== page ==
It is recommended that each January, you should create a set of files, whether a large multi-pocketed accordion file, manila envelopes, or a program on your computer and start to sort and separate the information into one of the following categories:

  • Personal Information. Make sure this information includes the legal names of who is filing and who is covered by the return (spouse and dependents). You need Social Security numbers and dates of birth as well. Also, keep your primary bank information – account number and bank routing number, so you can request a direct deposit refund.
  • Income. Common forms include W-2s from employers, 1099 forms for other forms of income such as self-employment, investments, and retirement distributions, and K-1s for any partnerships in which you participate. Keep a special folder for security transactions so you can easily determine holding periods from buy and sell dates to ensure that you qualify for capital gains.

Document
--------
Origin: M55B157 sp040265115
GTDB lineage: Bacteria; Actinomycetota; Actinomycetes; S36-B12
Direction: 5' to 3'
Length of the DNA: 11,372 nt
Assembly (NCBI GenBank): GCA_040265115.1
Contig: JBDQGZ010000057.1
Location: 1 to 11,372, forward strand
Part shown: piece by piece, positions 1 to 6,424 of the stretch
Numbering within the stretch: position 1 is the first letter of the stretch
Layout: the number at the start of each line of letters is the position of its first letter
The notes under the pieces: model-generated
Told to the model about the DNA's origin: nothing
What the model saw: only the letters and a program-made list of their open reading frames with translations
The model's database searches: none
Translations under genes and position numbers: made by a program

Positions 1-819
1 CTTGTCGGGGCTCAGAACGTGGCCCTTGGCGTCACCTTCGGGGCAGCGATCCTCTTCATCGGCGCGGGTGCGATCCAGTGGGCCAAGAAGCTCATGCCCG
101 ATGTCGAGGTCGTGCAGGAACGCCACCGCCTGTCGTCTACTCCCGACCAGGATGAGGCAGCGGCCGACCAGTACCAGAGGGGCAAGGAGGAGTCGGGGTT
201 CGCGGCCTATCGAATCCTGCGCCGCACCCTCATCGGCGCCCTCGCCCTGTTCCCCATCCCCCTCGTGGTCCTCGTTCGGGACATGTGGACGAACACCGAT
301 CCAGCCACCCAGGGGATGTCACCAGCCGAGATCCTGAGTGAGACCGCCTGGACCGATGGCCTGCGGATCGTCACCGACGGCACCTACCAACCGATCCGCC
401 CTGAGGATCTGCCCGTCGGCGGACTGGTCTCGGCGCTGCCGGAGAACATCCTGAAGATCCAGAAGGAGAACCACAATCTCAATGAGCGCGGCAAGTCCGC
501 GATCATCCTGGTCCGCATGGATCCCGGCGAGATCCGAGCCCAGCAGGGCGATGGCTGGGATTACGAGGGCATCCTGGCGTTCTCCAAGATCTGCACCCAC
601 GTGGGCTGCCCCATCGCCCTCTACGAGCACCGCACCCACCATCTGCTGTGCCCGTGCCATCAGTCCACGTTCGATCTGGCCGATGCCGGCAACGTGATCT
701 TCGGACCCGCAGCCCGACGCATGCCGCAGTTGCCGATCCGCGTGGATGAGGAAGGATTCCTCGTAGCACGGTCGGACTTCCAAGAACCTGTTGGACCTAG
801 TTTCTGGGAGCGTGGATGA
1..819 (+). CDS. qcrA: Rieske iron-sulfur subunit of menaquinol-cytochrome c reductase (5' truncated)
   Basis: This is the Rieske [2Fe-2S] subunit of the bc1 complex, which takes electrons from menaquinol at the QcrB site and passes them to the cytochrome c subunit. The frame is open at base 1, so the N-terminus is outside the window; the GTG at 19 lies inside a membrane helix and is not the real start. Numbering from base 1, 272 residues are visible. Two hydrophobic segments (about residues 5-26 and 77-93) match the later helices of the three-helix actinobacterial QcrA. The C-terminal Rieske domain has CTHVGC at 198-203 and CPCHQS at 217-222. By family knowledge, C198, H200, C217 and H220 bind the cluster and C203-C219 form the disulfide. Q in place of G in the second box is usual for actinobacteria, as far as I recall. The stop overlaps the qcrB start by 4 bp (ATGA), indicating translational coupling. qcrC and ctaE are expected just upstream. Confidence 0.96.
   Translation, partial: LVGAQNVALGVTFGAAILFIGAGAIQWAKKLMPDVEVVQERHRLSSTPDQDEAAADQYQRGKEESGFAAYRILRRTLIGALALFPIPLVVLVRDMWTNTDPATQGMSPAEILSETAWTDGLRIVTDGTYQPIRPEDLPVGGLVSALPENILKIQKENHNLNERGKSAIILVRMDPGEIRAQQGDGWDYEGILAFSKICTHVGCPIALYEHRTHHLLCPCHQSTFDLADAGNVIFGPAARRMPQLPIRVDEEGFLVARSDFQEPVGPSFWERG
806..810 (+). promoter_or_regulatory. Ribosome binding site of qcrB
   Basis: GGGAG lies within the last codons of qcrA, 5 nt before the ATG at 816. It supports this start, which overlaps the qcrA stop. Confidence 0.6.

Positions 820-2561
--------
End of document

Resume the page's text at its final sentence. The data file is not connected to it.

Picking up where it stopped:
• Personal Expenses (Deductions). You will receive forms for IRA and health savings accounts contributions from vendors, and for home mortgage interest deductions, most of the information documenting allowable deductions such as business expenses, entertainment, or travel must be taken from other financial documents such as check registers, cancelled checks, bank statements, and credit card statements. Print out summaries of the 2013's transactions for each credit card, and review each transaction to determine whether it can be deductible. 
  • Business Information. If you own a small business, perform freelancing jobs, or have other side income, you need to keep the business income and expense items separate from your personal information. There are some expenses that are deductible for a business, but not a personal filer.